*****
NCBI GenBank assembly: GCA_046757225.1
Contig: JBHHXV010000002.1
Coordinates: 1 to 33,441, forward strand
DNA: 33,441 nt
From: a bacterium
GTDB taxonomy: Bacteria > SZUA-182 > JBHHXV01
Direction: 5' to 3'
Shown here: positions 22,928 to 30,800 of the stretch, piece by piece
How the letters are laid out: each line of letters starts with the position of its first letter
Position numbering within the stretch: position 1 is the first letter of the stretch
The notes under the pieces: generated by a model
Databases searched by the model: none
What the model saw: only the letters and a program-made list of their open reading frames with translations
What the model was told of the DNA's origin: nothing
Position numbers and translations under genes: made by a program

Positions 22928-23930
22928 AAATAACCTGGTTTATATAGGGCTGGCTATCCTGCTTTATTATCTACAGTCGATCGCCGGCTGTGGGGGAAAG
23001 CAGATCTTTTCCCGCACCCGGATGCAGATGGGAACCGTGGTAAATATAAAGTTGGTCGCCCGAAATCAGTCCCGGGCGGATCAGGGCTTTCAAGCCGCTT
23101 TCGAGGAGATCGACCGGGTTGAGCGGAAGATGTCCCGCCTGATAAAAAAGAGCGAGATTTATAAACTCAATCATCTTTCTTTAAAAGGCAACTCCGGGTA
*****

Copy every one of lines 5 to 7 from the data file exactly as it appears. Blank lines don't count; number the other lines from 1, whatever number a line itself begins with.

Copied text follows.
From: a bacterium
GTDB taxonomy: Bacteria > SZUA-182 > JBHHXV01
Direction: 5' to 3'